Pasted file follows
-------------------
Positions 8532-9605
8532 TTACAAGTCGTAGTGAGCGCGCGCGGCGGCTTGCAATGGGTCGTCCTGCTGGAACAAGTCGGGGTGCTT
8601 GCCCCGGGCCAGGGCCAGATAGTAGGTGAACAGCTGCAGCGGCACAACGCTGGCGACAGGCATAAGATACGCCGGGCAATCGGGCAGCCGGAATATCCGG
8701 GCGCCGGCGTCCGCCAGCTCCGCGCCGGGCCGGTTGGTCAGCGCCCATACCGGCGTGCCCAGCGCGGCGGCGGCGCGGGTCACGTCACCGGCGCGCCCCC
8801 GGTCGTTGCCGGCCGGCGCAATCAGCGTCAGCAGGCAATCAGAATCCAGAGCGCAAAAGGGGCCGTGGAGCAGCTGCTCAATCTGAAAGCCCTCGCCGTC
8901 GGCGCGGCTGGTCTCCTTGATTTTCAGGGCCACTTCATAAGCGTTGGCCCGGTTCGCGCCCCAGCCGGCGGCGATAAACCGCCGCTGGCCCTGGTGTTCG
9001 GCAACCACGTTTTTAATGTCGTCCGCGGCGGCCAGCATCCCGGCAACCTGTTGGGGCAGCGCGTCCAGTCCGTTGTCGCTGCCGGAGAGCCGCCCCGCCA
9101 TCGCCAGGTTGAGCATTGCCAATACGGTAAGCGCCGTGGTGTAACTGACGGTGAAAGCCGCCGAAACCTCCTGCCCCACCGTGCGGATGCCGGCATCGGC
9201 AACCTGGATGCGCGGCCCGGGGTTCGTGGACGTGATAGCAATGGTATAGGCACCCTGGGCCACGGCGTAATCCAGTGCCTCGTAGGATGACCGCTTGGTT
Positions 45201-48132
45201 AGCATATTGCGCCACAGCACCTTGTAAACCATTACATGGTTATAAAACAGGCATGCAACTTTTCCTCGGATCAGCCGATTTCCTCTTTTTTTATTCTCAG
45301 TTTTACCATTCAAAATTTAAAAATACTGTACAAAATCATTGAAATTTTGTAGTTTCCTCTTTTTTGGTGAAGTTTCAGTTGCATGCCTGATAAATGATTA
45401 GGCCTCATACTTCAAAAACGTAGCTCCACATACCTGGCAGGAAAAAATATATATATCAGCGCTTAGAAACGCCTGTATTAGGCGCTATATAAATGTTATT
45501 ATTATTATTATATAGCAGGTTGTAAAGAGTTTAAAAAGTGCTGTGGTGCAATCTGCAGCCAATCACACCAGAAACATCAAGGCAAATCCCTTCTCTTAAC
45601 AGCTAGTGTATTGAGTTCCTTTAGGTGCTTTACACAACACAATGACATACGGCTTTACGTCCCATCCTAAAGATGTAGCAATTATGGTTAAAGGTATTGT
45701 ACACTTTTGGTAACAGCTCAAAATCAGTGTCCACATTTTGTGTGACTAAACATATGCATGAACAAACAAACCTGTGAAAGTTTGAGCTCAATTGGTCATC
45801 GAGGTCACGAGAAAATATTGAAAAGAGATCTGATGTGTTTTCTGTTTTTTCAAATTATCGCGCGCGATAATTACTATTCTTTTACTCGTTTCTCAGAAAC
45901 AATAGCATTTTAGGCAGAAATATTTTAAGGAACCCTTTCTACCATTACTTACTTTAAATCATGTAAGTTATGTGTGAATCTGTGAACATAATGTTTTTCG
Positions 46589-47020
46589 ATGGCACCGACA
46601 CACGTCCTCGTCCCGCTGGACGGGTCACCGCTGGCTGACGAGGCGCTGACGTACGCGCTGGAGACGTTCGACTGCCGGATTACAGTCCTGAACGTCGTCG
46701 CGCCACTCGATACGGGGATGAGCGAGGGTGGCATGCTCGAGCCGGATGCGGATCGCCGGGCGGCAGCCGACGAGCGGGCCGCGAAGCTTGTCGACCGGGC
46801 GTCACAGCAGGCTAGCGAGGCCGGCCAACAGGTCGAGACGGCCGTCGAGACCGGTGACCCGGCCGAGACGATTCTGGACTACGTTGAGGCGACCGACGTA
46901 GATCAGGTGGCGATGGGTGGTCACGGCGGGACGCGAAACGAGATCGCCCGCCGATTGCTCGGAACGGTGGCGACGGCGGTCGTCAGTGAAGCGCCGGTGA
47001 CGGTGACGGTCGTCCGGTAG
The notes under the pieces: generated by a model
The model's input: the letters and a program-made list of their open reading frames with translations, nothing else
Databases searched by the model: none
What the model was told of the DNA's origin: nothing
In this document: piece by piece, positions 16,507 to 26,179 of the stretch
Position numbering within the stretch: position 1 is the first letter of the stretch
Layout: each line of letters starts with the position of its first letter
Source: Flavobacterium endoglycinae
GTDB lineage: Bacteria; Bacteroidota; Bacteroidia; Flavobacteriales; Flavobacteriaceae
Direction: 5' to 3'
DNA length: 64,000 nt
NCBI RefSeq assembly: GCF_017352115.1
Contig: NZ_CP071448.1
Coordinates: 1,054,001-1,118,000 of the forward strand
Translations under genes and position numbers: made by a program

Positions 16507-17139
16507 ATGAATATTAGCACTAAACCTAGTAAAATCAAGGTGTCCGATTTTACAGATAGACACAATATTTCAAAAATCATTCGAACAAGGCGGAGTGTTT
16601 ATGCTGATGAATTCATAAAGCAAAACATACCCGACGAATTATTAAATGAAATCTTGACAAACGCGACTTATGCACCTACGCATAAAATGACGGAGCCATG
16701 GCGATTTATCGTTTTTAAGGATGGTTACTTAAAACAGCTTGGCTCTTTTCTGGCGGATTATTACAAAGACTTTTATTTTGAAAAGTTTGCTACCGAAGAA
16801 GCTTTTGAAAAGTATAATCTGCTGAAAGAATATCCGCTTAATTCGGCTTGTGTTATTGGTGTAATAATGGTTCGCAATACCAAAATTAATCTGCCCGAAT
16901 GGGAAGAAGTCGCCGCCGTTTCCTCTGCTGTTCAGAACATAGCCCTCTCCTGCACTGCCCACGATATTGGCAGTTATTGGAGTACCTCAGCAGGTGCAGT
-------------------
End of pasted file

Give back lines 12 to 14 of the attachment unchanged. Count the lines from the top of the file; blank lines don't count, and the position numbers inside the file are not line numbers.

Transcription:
45301 TTTTACCATTCAAAATTTAAAAATACTGTACAAAATCATTGAAATTTTGTAGTTTCCTCTTTTTTGGTGAAGTTTCAGTTGCATGCCTGATAAATGATTA
45401 GGCCTCATACTTCAAAAACGTAGCTCCACATACCTGGCAGGAAAAAATATATATATCAGCGCTTAGAAACGCCTGTATTAGGCGCTATATAAATGTTATT
45501 ATTATTATTATATAGCAGGTTGTAAAGAGTTTAAAAAGTGCTGTGGTGCAATCTGCAGCCAATCACACCAGAAACATCAAGGCAAATCCCTTCTCTTAAC